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#Health      

Canine Heartworm Disease Q & A

Heartworm disease is a rapidly growing epidemic within the United States.  Infected dogs can now be found in all 50 states.  This truly is alarming since a) infected dogs serve as a reservoir to infect other dogs and b) heartworm disease can be fatal.

 

For a disease that is so prevalent in the canine population, there seems to be a lot of misconception and confusion about heartworms.  Here are the answers to some frequently asked questions about heartworm disease in dogs.

 

Q:   How can my dog get heartworms if he is mainly an indoor pet?

 

A:    Heartworm disease (or dirofilariasis) occurs when an infected mosquito bites your dog.  Even if your dog stays inside 99% of the time, there is always a chance that a mosquito can enter your home through an open door or window.  For infection to occur, it only takes one bite from one mosquito.

 

Q:   My dog has a thick hair coat.  How can a mosquito bite through the coat?

 

A:    Mosquitos can bite your dog on an un-haired area such as the nose, inner ear, or abdomen.  When the mosquito bites your dog, it deposits the infective larvae (L3) onto the surface of your dog’s skin.  The larvae then migrates into the bite wound to begin the disease cycle.

 

Q:   I only have one dog who never interacts with other dogs.  Does he still need heartworm prevention?

 

A:    Heartworms are not transmitted directly from dog to dog.  A mosquito bite is the only way a dog can be infected. Mosquitos acquire heartworms by biting an infected animal (host).  In addition to dogs, other hosts include wolves, coyotes, foxes, raccoons, and sea lions.  When a mosquito bites an infected host, it acquires microfilaria (baby heartworms).  These microfilaria go on to develop into the infective stage (L3) within the mosquito.  The time necessary between microfilaria to L3 can be one to four weeks.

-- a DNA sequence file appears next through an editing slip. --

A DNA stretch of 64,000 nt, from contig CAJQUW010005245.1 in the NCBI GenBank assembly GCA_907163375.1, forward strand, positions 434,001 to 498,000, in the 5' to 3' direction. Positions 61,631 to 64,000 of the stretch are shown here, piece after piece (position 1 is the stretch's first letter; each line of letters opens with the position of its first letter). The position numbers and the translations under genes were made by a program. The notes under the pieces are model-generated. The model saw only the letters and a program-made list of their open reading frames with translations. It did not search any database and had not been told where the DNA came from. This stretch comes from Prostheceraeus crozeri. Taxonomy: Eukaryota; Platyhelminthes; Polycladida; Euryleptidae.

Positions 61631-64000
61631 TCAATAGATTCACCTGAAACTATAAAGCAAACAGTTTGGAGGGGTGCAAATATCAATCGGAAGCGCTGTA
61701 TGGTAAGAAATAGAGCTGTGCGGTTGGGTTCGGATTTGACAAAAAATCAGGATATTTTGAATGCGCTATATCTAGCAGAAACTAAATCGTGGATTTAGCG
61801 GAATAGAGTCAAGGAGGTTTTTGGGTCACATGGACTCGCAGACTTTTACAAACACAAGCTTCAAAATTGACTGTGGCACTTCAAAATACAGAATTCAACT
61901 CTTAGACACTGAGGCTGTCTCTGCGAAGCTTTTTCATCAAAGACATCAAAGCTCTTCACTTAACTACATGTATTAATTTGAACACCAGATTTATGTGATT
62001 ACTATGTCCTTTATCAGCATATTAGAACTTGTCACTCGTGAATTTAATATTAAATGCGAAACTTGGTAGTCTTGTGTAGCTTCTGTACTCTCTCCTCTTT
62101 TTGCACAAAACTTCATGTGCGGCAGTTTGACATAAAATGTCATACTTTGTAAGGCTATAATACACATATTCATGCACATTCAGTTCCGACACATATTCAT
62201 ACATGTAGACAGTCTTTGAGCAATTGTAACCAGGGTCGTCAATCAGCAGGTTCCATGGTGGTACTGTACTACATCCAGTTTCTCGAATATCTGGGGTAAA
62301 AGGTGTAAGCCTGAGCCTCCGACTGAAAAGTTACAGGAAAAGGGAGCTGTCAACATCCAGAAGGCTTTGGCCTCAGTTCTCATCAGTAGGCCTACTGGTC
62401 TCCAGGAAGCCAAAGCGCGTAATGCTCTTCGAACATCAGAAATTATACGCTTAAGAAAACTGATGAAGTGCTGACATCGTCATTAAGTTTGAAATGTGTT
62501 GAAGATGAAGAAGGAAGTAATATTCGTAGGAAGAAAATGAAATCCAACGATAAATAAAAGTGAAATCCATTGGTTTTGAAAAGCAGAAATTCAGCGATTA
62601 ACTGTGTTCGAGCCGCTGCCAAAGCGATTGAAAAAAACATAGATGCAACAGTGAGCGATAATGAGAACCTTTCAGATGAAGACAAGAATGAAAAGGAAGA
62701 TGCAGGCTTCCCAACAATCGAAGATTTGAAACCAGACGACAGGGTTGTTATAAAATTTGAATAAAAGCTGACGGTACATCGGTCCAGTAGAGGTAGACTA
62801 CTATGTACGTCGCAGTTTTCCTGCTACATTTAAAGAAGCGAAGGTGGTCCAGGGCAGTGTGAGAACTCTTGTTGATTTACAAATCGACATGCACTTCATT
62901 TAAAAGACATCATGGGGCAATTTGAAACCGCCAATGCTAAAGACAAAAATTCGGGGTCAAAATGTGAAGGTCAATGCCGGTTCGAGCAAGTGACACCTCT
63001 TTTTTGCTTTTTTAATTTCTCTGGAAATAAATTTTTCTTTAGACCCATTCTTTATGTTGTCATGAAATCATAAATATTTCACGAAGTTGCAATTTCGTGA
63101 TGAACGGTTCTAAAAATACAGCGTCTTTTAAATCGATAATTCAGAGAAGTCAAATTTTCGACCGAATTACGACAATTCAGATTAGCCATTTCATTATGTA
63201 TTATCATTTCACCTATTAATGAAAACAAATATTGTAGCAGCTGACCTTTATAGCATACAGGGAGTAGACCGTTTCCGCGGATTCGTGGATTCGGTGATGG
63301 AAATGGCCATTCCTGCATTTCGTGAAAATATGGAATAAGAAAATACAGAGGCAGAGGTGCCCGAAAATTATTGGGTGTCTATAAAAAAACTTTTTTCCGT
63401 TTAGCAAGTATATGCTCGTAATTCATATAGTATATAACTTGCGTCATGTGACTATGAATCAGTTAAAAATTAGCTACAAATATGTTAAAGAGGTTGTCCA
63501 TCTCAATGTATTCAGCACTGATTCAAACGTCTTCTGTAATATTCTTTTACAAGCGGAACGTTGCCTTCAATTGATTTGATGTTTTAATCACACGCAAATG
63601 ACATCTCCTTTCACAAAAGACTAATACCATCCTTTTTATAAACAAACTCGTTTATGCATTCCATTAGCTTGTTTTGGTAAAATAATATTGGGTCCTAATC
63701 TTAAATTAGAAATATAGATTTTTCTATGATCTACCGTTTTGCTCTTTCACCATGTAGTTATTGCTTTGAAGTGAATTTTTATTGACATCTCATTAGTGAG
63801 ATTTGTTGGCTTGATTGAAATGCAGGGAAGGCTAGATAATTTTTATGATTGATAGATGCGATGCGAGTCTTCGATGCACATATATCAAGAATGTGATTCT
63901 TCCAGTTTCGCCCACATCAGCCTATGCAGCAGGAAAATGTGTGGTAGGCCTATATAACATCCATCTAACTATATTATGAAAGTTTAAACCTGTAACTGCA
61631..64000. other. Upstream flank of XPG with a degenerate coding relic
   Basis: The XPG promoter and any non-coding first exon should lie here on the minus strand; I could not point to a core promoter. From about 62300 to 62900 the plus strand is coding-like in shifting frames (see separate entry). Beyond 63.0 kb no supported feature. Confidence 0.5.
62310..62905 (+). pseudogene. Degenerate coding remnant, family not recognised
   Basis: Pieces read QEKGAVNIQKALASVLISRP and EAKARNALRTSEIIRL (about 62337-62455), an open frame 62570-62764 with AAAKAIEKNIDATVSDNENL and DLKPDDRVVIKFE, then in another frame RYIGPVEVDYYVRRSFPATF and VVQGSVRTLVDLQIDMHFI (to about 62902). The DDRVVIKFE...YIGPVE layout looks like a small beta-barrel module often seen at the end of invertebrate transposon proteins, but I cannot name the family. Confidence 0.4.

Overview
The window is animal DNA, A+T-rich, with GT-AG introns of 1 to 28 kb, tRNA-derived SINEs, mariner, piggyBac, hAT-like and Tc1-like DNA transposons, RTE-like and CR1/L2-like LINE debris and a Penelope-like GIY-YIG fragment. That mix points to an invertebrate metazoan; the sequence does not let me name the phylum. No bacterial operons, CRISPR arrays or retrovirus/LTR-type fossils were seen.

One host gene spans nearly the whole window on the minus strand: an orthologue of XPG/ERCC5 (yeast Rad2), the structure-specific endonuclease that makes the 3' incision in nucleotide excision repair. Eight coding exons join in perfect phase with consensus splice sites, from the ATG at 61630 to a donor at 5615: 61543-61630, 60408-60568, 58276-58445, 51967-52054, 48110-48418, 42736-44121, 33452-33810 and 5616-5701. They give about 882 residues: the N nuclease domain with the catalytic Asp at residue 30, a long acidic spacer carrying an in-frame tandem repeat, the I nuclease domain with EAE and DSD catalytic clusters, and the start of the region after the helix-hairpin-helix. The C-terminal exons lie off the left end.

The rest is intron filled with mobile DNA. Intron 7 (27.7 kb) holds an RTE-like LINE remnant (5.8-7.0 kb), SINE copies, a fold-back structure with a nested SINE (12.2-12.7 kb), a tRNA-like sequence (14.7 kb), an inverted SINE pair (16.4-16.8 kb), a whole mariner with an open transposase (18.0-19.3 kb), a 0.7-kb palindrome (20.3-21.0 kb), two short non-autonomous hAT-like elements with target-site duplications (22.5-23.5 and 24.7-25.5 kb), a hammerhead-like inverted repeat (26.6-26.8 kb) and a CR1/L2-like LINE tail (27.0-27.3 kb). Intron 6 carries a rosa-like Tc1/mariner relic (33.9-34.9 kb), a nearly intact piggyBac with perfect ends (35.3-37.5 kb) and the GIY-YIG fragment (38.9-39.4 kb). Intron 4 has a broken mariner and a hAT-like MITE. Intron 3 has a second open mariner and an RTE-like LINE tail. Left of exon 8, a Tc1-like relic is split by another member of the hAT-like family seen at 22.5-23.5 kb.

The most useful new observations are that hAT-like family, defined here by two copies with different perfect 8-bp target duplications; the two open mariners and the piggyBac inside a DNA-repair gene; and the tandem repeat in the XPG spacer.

Q:   When I adopted my dog I was told he was negative for heartworms.  I have had him on heartworm prevention consistently since then.  However, now, after 8 months, he is testing positive.  How is this possible?

 

A:    When a dog is bitten by an infected mosquito, it takes approximately six months for the infective larvae (L3) to become an adult heartworm.  Routine heartworm checks test for a protein (antigen) produced only by an adult female worm.  Thus, if your dog was infected with immature heartworms or larvae when you adopted it, the initial test would have been negative.  Administering heartworm prevention kept your dog from acquiring any new infection.  However, the larvae and immature worms previously present in your dog’s body have continued to develop into adults.

 

Q:   How would I know if my dog has heartworms?

 

A:    In the early stages of heartworm disease most dogs exhibit few or no symptoms.  The longer the infection is present, the more likely the dog will present with symptoms.  Symptoms include a mild to moderate cough, reluctance to exercise, and decreased appetite.  Advanced symptoms include coughing up blood and a swollen belly (ascites).  The number of worms and activity level of your dog determines the severity of symptoms.  The only sure way to know if your dog has heartworms is to have a blood test(s) performed by your veterinarian.  Two negative tests performed six months apart eliminate the possibility of heartworm disease.  (See #4)

 

Q:   Is it safe to give heartworm prevention to an infected dog?

 

A:    Only under the direct supervision of a veterinarian.  If your dog has circulating microfilaria, a preventative could cause an anaphylaxis reaction in your dog as the baby worms begin to die.

 

Q:   I live in a northern state.  Does my dog need to be on year-round heartworm prevention?

 

A:    Mosquitos live in areas of temperate, semi-tropical, or tropical climates.  However, mosquito species are constantly changing and adapting to living in cooler climate.  Mosquitos can also live indoors.  For these reasons, the American Heartworm Society recommends year round heartworm prevention for all dogs in all states.  Ask your veterinarian about recommended heartworm dosing protocols in your area.

 

By:  Susan St. Pierre, DVM

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